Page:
technaut (technaut) wrote,

Digital Agora.

Over the labor day weekend I was engaged in the clearing-out-the-junk ritual known as a garage sale. During one part of the preparation phase, I was obliged to walk around the local area and post a fair number of 'Garage Sale' signs, so that folks would know we were having one. While doing so, I noticed the lists of other garage sales and lost pet messages that already adorned the various lamp posts and telephone poles that I affixed my notices to, and I started wondering if there wasn't a better way to do this. I figured out that there was, but as far as I know no one has done it yet.

The trick would be to take some features from a bunch of existing websites and combine them in a new way. There have been some attempts to join together the features of Google Maps and Craigslist, such as housingmaps, but so far these are mostly just been proof-of-concept sites. What would be extremely useful is a site like Craigslist that allows you to place various sorts of notices and adverts indexed geographically and that can display the information as map overlays. If that's all it did, you would just have a bigger version of housingmaps, but you needn't stop there.

Folks should be able to register one or more physical locations, and be able to call up a "what's new" view of a selected area. The older items would be grayed-out or missing entirely, and the newer items would be on top. This should make it possible to tell at a glance if anything is going on in the area.

It would also be useful to have an API for use by software that wants to query the site. That way it would be possible to write a bit of code for a GPS-equipped cell-phone and let it inform the user of selected events in the area they are walking through. It could even go as far as the oft-predicted 'virtual coupon' that could be offered as an enticement to folks walking by a store.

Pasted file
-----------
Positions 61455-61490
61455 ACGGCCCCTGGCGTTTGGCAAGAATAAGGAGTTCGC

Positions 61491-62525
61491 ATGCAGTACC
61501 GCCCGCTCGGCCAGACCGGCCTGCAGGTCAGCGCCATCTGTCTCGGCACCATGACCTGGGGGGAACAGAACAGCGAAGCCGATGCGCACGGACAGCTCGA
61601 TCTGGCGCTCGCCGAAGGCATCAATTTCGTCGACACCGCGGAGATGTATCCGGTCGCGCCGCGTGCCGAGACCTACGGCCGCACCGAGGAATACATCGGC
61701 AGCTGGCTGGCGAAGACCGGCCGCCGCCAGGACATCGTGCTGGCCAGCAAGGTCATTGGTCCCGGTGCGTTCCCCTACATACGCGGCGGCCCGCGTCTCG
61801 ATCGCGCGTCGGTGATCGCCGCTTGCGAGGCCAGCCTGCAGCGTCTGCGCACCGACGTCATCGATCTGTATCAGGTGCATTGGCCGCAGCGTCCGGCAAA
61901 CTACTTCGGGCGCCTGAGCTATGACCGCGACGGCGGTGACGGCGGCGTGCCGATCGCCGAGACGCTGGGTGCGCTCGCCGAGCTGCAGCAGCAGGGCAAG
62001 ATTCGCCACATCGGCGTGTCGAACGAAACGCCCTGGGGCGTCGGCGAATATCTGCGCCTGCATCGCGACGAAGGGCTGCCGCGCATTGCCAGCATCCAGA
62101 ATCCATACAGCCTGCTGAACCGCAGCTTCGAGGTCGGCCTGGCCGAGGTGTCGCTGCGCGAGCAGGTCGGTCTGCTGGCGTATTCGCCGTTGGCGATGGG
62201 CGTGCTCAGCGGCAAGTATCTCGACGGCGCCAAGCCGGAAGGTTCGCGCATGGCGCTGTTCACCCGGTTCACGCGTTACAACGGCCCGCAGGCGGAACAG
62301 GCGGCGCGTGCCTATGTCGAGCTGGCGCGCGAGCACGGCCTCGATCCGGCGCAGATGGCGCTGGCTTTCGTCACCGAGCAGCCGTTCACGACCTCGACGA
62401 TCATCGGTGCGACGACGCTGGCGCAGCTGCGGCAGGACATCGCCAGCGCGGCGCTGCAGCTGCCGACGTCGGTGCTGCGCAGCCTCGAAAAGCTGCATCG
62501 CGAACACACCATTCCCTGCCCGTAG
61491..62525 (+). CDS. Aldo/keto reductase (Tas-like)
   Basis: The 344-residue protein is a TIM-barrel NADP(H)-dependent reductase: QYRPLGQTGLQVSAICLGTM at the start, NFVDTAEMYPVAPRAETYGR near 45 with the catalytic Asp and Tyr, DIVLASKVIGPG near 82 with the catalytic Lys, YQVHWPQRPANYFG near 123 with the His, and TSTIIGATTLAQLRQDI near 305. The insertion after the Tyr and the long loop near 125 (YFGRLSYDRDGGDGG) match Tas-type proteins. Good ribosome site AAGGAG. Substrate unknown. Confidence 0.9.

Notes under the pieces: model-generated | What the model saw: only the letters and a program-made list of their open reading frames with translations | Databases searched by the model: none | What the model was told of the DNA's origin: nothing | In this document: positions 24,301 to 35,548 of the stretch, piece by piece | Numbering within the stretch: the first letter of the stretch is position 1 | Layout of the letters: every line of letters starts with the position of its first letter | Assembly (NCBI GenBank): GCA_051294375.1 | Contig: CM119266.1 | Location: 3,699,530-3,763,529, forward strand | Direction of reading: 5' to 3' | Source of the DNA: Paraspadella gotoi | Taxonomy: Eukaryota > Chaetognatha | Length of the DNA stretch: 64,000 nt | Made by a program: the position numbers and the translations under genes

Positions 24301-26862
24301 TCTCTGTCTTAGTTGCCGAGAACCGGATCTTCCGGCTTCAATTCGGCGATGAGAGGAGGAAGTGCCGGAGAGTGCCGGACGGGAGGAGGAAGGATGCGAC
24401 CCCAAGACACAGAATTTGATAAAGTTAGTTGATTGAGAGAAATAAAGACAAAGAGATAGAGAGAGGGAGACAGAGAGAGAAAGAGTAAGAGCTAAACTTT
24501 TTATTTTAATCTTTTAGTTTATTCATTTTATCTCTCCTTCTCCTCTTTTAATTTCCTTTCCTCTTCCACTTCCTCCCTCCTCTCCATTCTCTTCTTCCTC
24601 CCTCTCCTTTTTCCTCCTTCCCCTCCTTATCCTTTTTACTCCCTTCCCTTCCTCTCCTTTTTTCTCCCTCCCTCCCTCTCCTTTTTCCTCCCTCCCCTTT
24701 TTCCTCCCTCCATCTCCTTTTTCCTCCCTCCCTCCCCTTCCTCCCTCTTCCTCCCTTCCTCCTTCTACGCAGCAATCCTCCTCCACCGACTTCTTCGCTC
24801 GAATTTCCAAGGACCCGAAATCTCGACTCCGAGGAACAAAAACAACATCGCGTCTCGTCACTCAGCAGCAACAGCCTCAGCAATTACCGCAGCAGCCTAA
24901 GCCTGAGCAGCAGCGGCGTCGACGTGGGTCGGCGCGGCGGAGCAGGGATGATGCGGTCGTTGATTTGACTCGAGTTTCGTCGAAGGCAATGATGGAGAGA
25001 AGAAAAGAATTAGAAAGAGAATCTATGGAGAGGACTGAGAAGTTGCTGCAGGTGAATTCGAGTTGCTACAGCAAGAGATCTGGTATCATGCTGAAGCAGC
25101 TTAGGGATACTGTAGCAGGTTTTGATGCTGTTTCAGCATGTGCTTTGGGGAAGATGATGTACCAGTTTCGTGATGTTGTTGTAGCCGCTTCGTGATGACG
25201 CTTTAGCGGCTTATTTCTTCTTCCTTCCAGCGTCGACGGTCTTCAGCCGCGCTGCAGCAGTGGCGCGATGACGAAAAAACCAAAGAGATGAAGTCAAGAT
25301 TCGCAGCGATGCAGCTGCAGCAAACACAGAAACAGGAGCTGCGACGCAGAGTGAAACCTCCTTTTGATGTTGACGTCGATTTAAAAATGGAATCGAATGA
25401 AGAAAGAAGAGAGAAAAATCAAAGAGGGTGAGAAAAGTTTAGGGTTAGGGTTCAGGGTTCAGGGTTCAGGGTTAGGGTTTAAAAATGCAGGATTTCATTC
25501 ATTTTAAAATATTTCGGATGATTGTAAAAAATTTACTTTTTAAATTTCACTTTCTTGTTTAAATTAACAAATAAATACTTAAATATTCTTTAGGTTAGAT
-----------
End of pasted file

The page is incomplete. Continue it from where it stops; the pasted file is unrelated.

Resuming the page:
There is also no need to restrict the system to pull only. Folks should be able to subscribe to different categories of local information and have new notices delivered by email. Thus, everyone in an area who was signed up could find out about a lost cat.

That brings up an interesting point though: the system will be of limited use unless most of the folks in any given area are signed up. To encourage just that, the site should provide a number of local community services and forums for discussion. The aim would be to have the system become the de facto place to go to find out about public events in the community, to talk about changes to local bylaws, or just to get to know your neighbors.

This might be done by making alliances with local town officials so that they have their own special announcement categories and official forums via free privileged accounts. They, in turn, would announce the site in the quarterly fliers and similar community information channels that they would already have in place.

Thus, it would need to become a digital agora, an online place for the whole community to come together to discuss subjects of mutual interest, if it is to succeed at its mission of freeing our lamp posts of the faded notices that accumulate year after year. In the end, it would not be a small project, but it would be one well worth doing.

Updated 2006-03-26: Check out Loki, for a company trying something similar to this idea.
Tags: community, geographic information systems, social networks
  • Post a new comment


    Anonymous comments are disabled in this journal

    default userpic

    Your IP address will be recorded